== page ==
Arab World English Journal (AWEJ) Volume.7 Number.4  December, 2016                                   Pp. 13-20
DOI https://dx.doi.org/10.24093/awej/vol7no4.2

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Teaching Collocations in EFL Classroom 

Nasrin S. Altuwairesh
Department of English Language and Translation
College of Languages and Translation
King Saud University, Riyadh, Saudi Arabia

Abstract:
The last two decades have witnessed a growing interest in vocabulary items consisting of more than a single word in the field of English language teaching (ELT) (Nation & Meara, 2002, p. 36; Schmitt, 2000, p. 96). Researchers in the area came to notice that language is produced by native speakers as ‘chunks’ rather than single words (Schmitt, 2000, p. 42; Read, 2000, p.20). This entails that if language instructors wish English as a foreign language (EFL) learners to attain native-like proficiency, they should be trained on the use of chunks of language and equipped with a large number of them. Such multiple-word items, Schmitt (2000) explains, constitute a rather high percentage of the English language and are drawing more attention. Thus, these chunks of language are worth spending time on in any language course. The purpose of the following paper is two-fold: on the one hand, the researcher intends to get ELT instructors aware of the concept of collocations and its significance, for those who are not already aware of this aspect of language. On the other hand, the researcher aims at suggesting ways to help learners develop collocational knowledge.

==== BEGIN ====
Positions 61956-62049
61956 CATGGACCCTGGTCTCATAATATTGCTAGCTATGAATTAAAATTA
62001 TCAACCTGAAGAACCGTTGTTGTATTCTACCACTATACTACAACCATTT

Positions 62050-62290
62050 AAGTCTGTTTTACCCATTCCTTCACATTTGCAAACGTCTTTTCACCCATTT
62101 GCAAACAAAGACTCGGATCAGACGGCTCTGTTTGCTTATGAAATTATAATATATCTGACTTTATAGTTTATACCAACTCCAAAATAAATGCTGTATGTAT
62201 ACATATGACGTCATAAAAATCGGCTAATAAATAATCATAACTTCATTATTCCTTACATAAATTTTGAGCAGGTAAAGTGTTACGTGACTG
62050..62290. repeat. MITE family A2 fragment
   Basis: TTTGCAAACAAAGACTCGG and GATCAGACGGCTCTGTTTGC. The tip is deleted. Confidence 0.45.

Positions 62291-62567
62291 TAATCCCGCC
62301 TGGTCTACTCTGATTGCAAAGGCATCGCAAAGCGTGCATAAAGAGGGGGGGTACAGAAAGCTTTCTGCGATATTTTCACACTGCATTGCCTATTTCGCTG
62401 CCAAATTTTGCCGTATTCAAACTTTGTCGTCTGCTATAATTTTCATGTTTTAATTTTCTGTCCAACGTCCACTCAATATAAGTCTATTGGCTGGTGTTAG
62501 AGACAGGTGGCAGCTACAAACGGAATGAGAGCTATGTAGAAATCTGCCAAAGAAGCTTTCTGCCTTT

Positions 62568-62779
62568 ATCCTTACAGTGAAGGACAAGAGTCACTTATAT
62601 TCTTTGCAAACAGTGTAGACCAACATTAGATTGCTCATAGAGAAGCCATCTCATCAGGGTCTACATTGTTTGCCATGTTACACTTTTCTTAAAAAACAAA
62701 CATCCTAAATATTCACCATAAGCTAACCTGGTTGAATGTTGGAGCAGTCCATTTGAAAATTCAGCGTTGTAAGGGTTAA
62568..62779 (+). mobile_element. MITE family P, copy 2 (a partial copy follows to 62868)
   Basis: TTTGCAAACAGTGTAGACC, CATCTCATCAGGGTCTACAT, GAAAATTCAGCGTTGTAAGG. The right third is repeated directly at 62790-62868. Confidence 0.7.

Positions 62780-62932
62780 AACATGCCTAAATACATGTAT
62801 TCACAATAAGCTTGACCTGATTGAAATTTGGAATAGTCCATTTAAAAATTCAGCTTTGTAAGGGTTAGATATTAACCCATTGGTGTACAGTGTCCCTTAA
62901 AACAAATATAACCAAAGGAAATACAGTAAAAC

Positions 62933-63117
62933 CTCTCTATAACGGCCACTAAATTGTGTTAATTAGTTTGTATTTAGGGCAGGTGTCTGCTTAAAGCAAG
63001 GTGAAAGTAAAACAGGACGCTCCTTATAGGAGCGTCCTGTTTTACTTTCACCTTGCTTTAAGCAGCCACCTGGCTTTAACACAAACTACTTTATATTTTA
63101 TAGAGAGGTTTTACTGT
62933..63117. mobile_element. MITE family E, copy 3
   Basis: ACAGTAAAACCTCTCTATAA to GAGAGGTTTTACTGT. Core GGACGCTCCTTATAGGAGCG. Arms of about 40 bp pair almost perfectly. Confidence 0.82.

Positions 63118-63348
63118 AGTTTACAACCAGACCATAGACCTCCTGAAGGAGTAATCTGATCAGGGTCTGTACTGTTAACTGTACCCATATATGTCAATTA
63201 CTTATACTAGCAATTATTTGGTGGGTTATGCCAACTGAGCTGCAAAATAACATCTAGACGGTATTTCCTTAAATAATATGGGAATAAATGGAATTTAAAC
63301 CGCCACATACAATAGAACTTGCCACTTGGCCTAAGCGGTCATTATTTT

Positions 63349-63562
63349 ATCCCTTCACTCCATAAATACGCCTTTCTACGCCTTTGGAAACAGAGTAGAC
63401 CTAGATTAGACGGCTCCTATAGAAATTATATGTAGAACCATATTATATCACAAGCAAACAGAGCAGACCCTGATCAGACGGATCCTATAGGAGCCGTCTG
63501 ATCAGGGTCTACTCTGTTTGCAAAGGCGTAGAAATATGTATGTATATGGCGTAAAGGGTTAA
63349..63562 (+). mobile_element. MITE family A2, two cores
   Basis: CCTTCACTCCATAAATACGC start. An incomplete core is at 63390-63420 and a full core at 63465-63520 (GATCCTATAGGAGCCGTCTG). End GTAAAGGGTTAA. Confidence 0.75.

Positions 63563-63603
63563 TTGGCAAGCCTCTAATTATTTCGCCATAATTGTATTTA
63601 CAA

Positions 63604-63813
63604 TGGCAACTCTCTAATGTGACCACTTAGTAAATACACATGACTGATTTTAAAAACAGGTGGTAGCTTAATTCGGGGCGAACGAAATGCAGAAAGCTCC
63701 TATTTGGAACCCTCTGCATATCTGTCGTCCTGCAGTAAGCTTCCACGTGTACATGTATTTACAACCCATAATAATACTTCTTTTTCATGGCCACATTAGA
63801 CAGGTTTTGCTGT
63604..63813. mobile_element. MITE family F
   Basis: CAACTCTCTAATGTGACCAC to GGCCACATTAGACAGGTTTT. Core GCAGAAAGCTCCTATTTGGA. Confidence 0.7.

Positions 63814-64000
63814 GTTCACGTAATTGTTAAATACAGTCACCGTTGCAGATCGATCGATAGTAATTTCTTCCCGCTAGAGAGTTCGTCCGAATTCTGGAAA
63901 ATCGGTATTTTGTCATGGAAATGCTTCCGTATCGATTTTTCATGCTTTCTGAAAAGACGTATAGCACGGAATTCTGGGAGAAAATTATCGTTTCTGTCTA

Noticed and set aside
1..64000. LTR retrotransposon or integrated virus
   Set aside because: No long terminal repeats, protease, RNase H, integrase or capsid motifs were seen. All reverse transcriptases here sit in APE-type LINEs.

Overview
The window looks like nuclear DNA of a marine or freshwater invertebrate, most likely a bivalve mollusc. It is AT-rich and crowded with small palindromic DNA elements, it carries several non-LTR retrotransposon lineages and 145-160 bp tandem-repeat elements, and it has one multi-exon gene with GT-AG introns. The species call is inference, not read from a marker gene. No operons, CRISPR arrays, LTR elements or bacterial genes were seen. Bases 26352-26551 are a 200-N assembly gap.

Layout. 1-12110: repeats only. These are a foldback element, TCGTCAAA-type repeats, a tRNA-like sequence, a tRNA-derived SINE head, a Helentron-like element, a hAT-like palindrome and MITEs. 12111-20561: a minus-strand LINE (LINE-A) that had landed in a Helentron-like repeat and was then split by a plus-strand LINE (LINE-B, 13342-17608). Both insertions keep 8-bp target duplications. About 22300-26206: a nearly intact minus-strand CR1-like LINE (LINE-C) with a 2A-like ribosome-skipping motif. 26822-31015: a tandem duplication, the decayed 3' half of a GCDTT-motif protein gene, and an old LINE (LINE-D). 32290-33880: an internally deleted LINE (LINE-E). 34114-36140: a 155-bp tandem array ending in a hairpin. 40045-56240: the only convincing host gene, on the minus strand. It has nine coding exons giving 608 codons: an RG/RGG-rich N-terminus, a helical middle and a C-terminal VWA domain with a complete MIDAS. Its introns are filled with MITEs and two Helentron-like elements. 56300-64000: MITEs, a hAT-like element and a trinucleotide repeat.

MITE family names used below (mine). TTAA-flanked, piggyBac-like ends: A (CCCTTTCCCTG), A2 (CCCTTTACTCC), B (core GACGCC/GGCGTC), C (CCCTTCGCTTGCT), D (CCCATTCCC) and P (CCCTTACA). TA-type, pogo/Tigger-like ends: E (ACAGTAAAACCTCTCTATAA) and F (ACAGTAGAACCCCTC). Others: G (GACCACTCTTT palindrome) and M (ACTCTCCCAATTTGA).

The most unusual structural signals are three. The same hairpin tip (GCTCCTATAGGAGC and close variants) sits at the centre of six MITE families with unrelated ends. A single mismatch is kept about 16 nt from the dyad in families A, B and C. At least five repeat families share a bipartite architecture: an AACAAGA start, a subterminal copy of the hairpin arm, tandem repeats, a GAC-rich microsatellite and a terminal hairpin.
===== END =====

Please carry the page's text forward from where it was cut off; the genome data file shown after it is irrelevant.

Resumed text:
Keywords: collocations, formulaic language, language chunks, multiple-word items, vocabulary
Cite as: Altuwairesh, N. S. (2016). Teaching Collocations in EFL Classroom.
Arab World English Journal7(4).
DOI https://dx.doi.org/10.24093/awej/vol7no4.2

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Nasrin Altuwairesh is Assistant Professor of TESOL at the College of Languages and
Translation at King Saud University in Riyadh, Saudi Arabia. She holds a PhD in Education/
TESOL from the University of Leeds in the United Kingdom. Her research interests focus on
language learning and teaching, teaching EFL listening in particular.